Okay, the FFF mk2 having a +/- 5% tolerance leads to some excessively large ranges on high-value projects like this (a full US$300K range), and the lower bound of US$600K was always a stretch¹, but the McDonald Ratio predicted US$550K and it wouldn’t surprise me if we hit it at this point.

In the time it’s taken me to write the last three paragraphs, the total has gone up three grand, and Check, Please! Year Four has surpassed Ava’s Demon: Reborn and has become the most-funded webcomics project in Kickstarter history². The five Check, Please! projects will have between them raised at least US$1.45 million, and there’s still five and a half hours to go. Not bad for a comic about gay hockey bros with big feelings and also pie³.

(‘Nother fifteen hundo in the time it took to write and do the math in that last ‘graf, bee tee dubs.)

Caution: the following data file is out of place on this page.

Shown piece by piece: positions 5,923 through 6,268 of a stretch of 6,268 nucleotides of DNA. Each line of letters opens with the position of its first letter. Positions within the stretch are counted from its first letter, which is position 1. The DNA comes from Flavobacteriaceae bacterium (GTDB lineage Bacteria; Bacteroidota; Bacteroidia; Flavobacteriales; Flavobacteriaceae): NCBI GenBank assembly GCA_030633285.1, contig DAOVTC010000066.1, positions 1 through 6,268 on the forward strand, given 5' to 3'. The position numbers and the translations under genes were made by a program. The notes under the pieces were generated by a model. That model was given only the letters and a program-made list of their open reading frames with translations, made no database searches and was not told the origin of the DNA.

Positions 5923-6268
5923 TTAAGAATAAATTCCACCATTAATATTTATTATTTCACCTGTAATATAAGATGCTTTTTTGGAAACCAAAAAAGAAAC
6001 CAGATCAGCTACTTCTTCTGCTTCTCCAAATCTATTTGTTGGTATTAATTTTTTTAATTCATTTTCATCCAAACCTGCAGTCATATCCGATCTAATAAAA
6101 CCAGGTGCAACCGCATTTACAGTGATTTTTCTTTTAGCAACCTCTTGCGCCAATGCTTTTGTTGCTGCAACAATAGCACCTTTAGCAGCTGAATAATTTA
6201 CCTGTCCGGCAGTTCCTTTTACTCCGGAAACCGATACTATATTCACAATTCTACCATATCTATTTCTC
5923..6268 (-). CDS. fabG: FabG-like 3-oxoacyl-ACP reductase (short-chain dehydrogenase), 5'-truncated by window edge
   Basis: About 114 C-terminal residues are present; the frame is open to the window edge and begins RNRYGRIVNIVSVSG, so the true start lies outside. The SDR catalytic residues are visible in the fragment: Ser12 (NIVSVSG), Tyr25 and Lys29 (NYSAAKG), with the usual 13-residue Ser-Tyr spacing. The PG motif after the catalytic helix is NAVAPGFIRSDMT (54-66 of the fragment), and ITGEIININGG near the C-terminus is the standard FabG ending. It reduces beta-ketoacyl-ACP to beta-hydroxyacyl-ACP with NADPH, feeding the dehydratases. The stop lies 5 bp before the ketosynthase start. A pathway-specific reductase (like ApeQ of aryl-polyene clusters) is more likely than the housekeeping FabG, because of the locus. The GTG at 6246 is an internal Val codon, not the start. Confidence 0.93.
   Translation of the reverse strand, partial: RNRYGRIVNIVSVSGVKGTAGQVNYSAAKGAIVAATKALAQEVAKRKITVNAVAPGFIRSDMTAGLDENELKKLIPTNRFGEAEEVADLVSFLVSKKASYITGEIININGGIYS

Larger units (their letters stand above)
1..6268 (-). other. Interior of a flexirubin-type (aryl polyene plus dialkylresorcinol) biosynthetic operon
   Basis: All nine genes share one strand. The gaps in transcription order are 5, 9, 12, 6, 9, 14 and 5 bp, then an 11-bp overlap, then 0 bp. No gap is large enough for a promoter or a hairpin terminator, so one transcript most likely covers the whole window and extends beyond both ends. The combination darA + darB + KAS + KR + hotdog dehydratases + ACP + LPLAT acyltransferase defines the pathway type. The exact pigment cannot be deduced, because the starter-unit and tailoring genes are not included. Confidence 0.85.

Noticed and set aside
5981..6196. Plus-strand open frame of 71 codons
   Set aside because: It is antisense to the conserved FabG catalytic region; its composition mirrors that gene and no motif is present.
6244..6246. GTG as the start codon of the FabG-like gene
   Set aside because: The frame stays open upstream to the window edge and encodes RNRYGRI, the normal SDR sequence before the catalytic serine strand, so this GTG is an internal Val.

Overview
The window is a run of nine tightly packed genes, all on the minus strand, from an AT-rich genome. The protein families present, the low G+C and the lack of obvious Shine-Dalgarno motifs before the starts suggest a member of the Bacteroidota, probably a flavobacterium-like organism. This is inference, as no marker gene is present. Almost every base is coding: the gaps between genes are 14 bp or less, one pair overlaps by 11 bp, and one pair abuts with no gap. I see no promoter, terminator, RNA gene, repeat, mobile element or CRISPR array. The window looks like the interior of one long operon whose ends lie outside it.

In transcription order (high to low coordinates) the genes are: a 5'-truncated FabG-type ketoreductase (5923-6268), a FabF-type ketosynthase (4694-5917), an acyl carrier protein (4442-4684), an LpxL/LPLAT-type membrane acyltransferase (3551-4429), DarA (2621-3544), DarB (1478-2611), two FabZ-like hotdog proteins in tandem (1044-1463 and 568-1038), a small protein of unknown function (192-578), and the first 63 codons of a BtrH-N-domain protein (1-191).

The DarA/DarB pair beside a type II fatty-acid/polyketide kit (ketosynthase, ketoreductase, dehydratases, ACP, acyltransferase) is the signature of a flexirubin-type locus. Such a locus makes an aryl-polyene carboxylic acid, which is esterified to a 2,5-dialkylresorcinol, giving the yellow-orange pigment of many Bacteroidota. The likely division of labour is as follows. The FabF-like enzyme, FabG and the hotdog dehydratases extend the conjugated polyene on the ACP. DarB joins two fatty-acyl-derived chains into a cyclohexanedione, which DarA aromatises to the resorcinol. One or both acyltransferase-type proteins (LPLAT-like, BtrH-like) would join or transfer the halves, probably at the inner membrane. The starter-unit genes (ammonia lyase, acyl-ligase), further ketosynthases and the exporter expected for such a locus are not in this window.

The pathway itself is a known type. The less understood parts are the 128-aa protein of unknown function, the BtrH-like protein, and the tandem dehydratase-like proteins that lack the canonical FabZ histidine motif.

Anyways, I’m not waiting around until after 10:00pm EDT to see what the end total is, but I give it a 50/50 chance that today’s total becomes the second highest of the campaign, and and 80/20 chance it clears US$550K in total, thus validating Kel McDonald’s math. I’m sure I’ll mention it sometime next week, but remember: Monday is a holiday in the States, so probably no post. Enjoy your weekend, enjoy the holiday if you’re in a position to celebrate it, and the next time somebody suggests a seemingly-ludicrous story hook, we should all just say, Let’s give it a year and see.


Spam of the day:

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_______________
¹ The backer count and pledge total going up on day two really disturbs things … I’m thinking of looking at an average of the projections for days 1 and 3 in those cases, which would have given us US$637K +/- US$128K, or US$509K to US$765K in this case, which would be on the low end, but within range. Gonna keep adjusting this thing until it accounts for all the strange outliers as well as the typical cases.